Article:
Lately, I’ve been reading an old Buddhist book that I found in a used bookstore from the 1970’s by Professor Edward Conze, titled Buddhist Thought in India. The book is dense and not for the light-hearted, but also has some pretty interesting insights. This is one quote I wanted to share:
People often hate themselves, and much of their hatred for others is a mere deflection of projection or self-hate. They may love, and even hug, their hates, and not at all wish to be rid of them. They may wish to die, because life is so disappointing, or because their destructive impulses are excessively strong, or because some kind of ‘death instinct’ is at work in them. They may not dare to want happiness, because they suffer from a sense of guilt, and feel that they have not deserved to be happy, but that, on the contrary, punishment is due for what they did or thought in the past. If a neurotic is a person who is both discontented with himself and unable to have satisfactory relations with others, then he can be made to live at peace with others only by first learning to endure himself. We must therefore agree with Aristotle when he said that only the wise man can love himself, and he alone, just because he is wise. ‘Such friendship for oneself can only exist only in the good man; for in him alone all parts of the soul, being in no way at variance, are well disposed towards one another. The bad man, on the other hand, being ever at strife with himself, can never be his own friend.’ And here we come to our first paradox: Self-love can be maintained only by becoming less intense and exclusive, more detached and impartial, a mere acceptance of contents of one’s own self. For, the more possessive, the more ambivalent it will also be, the more charged with latent hate. (pg 83)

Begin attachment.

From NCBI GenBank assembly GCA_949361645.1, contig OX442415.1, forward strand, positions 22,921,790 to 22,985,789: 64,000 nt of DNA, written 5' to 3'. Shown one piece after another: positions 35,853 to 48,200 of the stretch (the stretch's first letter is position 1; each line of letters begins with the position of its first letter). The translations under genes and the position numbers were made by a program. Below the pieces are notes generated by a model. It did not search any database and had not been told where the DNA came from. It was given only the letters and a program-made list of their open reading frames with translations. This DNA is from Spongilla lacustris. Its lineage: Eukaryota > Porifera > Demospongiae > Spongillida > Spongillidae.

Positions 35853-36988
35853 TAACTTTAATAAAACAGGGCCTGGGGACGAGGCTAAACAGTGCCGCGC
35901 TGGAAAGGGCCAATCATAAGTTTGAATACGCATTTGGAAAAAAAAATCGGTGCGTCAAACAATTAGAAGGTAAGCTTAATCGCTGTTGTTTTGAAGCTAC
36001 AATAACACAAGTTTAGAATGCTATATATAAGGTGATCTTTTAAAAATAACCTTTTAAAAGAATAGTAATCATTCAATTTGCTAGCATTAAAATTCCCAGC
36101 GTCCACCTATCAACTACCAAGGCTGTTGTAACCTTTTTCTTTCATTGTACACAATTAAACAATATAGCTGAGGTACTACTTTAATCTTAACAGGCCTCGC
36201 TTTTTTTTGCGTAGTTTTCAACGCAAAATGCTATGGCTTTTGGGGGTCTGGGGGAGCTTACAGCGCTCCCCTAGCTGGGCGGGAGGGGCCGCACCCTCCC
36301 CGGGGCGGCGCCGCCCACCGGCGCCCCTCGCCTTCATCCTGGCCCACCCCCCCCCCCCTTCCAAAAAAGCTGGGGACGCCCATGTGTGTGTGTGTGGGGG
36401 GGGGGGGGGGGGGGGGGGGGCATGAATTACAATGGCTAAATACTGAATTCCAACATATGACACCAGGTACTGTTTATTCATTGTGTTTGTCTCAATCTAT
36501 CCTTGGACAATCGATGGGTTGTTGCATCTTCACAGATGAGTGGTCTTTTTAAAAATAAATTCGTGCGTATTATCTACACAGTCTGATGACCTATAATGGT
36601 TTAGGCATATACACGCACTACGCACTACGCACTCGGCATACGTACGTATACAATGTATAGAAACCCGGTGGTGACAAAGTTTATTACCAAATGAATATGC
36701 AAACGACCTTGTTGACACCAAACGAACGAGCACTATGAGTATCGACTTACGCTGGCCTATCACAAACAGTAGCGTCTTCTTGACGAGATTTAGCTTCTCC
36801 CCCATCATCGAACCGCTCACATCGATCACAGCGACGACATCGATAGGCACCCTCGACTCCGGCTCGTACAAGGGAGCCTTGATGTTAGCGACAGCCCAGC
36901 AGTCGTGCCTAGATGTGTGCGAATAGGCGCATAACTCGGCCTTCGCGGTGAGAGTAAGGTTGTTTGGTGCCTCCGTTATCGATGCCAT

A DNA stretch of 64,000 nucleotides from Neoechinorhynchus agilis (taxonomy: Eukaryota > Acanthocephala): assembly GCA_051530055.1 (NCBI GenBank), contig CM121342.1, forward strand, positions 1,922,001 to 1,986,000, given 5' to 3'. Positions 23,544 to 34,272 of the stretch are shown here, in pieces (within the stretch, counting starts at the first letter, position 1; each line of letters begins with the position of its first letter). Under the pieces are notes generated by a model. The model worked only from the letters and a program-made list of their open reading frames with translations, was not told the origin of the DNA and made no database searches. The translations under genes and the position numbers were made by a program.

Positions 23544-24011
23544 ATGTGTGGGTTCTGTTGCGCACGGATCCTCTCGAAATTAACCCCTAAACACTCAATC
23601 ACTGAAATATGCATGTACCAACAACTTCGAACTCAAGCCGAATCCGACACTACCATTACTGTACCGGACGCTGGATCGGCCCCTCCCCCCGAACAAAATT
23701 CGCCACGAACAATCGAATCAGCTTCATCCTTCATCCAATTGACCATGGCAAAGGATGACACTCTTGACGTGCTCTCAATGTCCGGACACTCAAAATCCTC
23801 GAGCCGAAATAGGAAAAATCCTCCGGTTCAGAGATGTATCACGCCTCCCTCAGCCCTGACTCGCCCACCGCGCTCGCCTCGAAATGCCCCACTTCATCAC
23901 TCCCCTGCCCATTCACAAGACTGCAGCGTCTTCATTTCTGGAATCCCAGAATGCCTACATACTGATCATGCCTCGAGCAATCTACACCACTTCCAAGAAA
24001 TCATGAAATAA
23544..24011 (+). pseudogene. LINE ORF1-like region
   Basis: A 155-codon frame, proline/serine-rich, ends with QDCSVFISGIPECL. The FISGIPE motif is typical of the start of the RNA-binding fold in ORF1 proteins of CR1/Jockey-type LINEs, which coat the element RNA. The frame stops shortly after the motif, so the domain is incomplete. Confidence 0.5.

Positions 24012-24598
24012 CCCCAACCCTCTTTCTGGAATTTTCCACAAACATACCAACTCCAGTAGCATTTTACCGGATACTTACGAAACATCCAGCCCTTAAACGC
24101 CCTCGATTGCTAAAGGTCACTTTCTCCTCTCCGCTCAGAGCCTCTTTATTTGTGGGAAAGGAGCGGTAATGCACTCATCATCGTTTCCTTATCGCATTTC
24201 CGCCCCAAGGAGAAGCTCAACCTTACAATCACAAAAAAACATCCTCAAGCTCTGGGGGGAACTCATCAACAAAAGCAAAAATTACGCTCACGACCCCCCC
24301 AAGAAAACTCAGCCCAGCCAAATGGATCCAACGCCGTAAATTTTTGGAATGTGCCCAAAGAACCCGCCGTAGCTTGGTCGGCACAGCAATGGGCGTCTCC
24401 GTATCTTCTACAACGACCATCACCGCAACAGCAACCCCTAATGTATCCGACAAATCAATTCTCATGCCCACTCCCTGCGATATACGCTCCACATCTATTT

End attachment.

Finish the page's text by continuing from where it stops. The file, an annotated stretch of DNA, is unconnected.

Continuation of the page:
Definitely makes sense to me. If one is preoccupied with oneself, the more turmoil and unease they have, and the more discontent they become, then they learn to hate themselves and then others. Or so I understand.
Anyhow, something to think about. 🙂